Linn Street Cafe in Iowa City has been on my wife's short list of places where she wanted to dine. I had eaten there one time a number of years ago and I remember it as being very good. We had a special occasion going on and I decided to head over to Iowa City one evening with my wife to have dinner at Linn Street Cafe.
The little restaurant has been open since 1989 and current chef/owner Frank Bowman and his wife, Abby, have owned the place since 1996. The Bowman's rely upon locally grown meats and produce for the bulk of the foods they serve at Linn Street Cafe. Wine Spectator magazine has recognized Linn Street's wine selection as one of the best, not only in Iowa, but in the rest of the U.S.
Linn Street Cafe is located just north and east of the University of Iowa campus on, of course, Linn Street. (see map) They are located on the street level of a building that houses the Iowa City Press-Citizen on the second floor. Devotay, an upscale tapas/wine bar and cocktail lounge, shares the same building and is located just to the south of Linn Street Cafe.
It was a pleasant, but cloudy evening when we walked up to Linn Street Cafe. They had three or four tables on the sidewalk under a canopy that were empty. For a moment, I thought it would be nice to sit outdoors. But then I remembered that my wife will begin to shiver because she thinks 72 degrees is too chilly.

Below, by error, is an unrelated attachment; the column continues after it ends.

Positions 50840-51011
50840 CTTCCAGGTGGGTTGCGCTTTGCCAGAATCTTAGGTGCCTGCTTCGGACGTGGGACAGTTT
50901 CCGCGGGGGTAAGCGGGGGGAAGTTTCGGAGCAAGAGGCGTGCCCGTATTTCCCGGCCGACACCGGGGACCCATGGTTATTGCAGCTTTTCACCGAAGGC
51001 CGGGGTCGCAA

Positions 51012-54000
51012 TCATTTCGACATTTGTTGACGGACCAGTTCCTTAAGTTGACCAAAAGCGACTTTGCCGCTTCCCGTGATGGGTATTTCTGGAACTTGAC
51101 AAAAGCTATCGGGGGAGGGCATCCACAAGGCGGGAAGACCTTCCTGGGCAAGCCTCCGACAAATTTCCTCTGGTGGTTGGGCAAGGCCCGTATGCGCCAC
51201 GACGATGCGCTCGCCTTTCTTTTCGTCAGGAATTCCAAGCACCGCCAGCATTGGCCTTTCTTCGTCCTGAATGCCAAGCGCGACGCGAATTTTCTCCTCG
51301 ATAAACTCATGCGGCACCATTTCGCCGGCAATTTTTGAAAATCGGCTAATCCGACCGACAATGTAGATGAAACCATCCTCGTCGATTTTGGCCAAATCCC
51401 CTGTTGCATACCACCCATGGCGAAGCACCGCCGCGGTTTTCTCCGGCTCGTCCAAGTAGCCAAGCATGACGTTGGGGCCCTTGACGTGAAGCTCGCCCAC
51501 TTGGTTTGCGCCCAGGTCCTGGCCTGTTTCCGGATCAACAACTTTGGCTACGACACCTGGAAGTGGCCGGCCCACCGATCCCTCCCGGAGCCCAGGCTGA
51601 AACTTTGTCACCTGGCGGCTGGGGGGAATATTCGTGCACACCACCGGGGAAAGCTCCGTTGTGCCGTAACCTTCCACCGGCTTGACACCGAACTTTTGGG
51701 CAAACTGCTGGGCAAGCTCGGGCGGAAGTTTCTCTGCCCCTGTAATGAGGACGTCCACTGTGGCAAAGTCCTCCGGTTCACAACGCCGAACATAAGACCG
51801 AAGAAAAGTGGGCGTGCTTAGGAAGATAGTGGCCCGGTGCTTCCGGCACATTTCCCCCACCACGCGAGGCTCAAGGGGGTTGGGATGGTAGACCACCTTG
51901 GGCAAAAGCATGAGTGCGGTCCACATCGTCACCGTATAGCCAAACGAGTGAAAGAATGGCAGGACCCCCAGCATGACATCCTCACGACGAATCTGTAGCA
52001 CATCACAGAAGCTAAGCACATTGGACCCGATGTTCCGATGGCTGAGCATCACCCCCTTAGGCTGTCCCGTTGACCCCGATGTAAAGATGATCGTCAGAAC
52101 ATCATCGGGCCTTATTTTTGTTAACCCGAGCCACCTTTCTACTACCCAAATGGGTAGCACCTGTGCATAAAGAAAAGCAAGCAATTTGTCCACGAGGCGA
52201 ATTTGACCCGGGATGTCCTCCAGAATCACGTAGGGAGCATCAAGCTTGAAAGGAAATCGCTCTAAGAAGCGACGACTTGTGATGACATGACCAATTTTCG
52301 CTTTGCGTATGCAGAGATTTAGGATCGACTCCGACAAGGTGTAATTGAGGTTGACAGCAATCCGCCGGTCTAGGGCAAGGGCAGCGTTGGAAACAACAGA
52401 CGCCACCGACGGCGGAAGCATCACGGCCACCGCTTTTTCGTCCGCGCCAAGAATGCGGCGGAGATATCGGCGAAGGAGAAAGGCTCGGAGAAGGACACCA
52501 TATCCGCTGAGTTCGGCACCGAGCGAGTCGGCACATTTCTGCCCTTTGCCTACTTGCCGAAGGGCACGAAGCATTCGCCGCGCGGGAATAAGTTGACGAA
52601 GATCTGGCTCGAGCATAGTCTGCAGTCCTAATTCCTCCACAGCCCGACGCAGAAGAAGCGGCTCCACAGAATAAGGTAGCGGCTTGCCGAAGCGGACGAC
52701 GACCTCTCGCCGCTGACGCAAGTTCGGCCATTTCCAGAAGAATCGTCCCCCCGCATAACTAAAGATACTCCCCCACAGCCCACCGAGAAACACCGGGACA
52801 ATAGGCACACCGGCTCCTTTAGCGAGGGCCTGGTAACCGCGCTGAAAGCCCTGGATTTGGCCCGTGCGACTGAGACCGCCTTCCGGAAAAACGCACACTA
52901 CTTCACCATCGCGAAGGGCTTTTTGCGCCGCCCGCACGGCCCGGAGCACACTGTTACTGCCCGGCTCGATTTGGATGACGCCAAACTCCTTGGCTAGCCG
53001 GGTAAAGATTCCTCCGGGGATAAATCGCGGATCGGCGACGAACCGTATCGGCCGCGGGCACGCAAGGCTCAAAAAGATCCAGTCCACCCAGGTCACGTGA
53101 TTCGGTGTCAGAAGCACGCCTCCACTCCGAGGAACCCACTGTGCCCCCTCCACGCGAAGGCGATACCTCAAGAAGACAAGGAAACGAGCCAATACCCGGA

We were greeted by a young hostess who asked if we had reservations. We did not. There was a party of 12 in the dining area in the back, but there were a number of two and four seat tables that were open in both the front dining area and back dining area. She shepherded us back to a four-seater just inside the back dining area. She left off the menu for the evening and the wine list.
Pictured right - the front dining area at Linn Street Cafe.
Not long after we were seated and got settled in, our waiter for the evening, Aleksandar - or Alex, for short - came over to greet us. He said that he had a couple things he needed to drop off and he'd be back with us in a moment. In the meantime, we took a look at the drink menu and I perused the wine menu. The wine list - although not long - was pretty impressive containing a number of wines that I was not familiar with. Linn Street Cafe's wine cellar holds over 1500 bottles of wine including a number of reserve wines.
When Alex came back to take our drink order, I told him that we were going to get some wine, but I didn't quite know what right off the bat. In the meantime, I ordered a bottle of the Bell's Two Hearted pale ale. Cindy was looking at their martini list and Alex suggested a raspberry martini for her. She wasn't too sold on it, but finally said, "Yeah, I'll try that."
At the top of the menu was an Iowa beef tenderloin that came with garlic mashed potatoes, grilled seasonal veggies and then topped with a cabernet demi glace. I about quit looking at the rest of the menu after that. They also had a New York strip steak with grilled asparagus. But I wasn't certain I wanted steak that particular evening.